We, as a society, need to start calling people out and making them take responsibility for the things they say. I'm all for free speech. When someone starts casually talking about murdering people, about 'bombing them back to the stone age," I think everyone else should be free to to call them a monster without being lectured about how its impolite to do so.

Lindorff's example is a classic:

I brought my son and a friend last year to the notorious Army Experience Center, a multi-million state-of-the-art virtual war recruiting wonderland located in a mall in working-class Northeast Philadelphia. Filled with an array of very fast computers and video screens on which kids as young as 14 could blast away in realistic war scenarios, and featuring two darkened rooms that had the real bodies of an armored Humvee and a Blackhawk helicopter where kids could man the guns and operate in a 3-D video environment with surround sound so that you felt like you were moving through hostile territory and had to “take out” the “bad guys” while quickly identifying innocent civilians and avoiding shooting them. My son, his friend and I tried the Humvee out, and at the end of our “mission,” the recruiter, an Iraq vet, congratulated us, saying we were “the best gunners all day!” and that our error rate had been “only 30%.”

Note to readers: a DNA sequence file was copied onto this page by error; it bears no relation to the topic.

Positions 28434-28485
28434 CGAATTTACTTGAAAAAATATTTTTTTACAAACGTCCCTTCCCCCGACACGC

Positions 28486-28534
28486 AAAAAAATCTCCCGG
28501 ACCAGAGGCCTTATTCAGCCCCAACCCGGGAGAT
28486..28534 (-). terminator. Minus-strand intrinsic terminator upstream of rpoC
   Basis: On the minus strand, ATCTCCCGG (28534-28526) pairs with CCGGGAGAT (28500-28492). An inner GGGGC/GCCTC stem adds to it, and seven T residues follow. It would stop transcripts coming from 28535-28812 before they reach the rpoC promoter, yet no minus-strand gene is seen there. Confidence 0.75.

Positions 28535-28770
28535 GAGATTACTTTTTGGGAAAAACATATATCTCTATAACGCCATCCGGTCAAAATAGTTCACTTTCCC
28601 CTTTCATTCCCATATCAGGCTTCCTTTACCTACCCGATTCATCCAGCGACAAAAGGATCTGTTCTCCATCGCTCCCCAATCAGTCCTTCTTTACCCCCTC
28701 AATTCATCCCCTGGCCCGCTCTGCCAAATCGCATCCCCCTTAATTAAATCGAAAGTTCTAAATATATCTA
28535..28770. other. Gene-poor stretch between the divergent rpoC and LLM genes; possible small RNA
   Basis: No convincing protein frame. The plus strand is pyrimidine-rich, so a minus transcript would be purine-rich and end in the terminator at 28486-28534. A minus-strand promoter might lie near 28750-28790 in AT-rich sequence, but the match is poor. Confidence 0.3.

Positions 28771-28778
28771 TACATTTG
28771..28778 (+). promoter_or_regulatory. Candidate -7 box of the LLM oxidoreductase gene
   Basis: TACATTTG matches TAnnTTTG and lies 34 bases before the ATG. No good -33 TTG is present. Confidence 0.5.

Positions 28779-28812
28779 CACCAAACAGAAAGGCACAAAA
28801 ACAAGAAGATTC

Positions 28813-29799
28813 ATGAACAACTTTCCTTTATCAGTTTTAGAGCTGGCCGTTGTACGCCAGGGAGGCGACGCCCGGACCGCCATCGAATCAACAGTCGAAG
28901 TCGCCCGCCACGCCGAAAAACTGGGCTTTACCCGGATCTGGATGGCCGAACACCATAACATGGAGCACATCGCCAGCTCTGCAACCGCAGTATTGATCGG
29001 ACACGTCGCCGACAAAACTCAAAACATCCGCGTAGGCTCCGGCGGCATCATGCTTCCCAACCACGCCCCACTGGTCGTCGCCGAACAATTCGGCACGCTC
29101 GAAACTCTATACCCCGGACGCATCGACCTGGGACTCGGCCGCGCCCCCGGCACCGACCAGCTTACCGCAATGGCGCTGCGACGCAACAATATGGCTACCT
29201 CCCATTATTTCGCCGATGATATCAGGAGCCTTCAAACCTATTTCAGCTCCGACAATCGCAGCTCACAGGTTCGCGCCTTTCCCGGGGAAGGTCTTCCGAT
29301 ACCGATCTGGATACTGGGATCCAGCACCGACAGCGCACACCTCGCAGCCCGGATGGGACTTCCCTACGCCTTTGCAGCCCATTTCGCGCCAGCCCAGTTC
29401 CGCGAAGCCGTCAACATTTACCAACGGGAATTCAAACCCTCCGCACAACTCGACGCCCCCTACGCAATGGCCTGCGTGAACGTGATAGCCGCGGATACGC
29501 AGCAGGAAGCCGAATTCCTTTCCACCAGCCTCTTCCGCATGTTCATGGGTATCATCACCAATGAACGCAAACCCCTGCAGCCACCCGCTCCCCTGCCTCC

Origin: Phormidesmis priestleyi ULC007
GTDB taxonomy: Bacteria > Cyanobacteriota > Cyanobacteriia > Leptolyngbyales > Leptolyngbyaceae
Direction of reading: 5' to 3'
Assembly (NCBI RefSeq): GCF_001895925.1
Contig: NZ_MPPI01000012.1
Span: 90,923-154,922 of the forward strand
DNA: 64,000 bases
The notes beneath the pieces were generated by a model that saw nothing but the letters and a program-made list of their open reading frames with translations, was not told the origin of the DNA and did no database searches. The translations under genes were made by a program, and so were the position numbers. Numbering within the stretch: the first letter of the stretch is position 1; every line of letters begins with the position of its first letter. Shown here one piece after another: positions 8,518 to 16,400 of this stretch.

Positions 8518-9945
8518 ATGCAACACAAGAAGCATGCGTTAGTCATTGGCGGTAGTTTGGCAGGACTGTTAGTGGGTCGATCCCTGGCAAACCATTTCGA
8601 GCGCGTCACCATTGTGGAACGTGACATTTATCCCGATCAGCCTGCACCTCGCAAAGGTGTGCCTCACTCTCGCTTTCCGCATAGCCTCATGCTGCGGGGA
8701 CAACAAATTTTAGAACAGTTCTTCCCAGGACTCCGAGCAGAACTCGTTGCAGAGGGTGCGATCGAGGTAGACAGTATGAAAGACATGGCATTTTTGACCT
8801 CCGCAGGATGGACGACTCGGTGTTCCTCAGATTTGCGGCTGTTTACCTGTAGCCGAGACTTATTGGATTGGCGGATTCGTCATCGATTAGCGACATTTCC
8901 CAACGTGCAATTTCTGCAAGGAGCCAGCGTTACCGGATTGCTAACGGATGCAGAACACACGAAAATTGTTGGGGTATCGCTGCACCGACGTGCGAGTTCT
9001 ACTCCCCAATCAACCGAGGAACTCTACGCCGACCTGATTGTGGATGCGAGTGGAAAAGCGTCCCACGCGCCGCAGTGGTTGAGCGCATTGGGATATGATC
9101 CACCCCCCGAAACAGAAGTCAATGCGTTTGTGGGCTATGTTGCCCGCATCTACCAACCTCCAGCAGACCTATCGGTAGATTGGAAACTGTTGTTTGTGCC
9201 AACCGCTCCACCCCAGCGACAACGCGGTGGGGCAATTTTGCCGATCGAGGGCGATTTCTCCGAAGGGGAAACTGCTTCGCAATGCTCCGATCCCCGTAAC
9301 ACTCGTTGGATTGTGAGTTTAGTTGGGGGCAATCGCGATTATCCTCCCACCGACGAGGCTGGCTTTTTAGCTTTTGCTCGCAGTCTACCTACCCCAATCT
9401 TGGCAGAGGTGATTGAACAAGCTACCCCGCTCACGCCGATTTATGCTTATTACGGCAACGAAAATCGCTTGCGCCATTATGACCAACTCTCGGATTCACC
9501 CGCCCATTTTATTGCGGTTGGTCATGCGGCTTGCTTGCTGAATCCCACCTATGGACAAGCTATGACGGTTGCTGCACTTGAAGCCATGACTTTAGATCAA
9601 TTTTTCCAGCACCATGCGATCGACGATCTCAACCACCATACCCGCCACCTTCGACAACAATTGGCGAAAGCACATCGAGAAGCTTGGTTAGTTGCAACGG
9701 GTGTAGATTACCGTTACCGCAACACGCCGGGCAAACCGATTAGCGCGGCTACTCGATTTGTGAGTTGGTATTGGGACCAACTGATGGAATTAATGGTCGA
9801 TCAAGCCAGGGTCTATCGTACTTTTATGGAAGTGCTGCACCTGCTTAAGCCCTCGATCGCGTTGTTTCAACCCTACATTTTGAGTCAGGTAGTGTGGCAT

I asked him what “error rate” meant, and he said, “Collateral damage--civilians killed.”
“Thirty percent of the peope we just killed were civilians?” I asked, aghast.
“Oh yeah,” he said matter-of-factly. “Don’t feel bad. That’s not a bad percentage.” 

When did it become okay for soldiers to murder civilians? Why is torture, murder  and repression any more acceptable when embraced by Barak Obama than it was when it was done by George W. Bush, or for that matter Stalin, Hitler or Pol Pot. How can we as a society decry the use of gangs of armed thugs and secret police to suppress dissent in Iran, while applauding the same tactics in Toronto?

Bravo for People for Corporate Tax Cuts

Wow, I have to say my hat is off to the people at OPSEU who put this campaign together. They are doing a marvelous job of keeping a straight faee and keeping up the gag. This was in my inbox at the newspaper this morning.

Good Morning -

Are you wondering how you will come up with $500 to pay your share of the Ontario government's proposed $2.4 billion a year corporate tax cut? Today, People for Corporate Tax Cuts unveiled its province-wide campaign to shares tips on how Ontarians can raise the $500 every household must contribute to pay for the corporate tax cuts. The organization will also educate Ontarians on the important role the cuts play in executive salaries and bonuses, and paying for other vital management incentives.

Examples of how Ontarians can raise $500: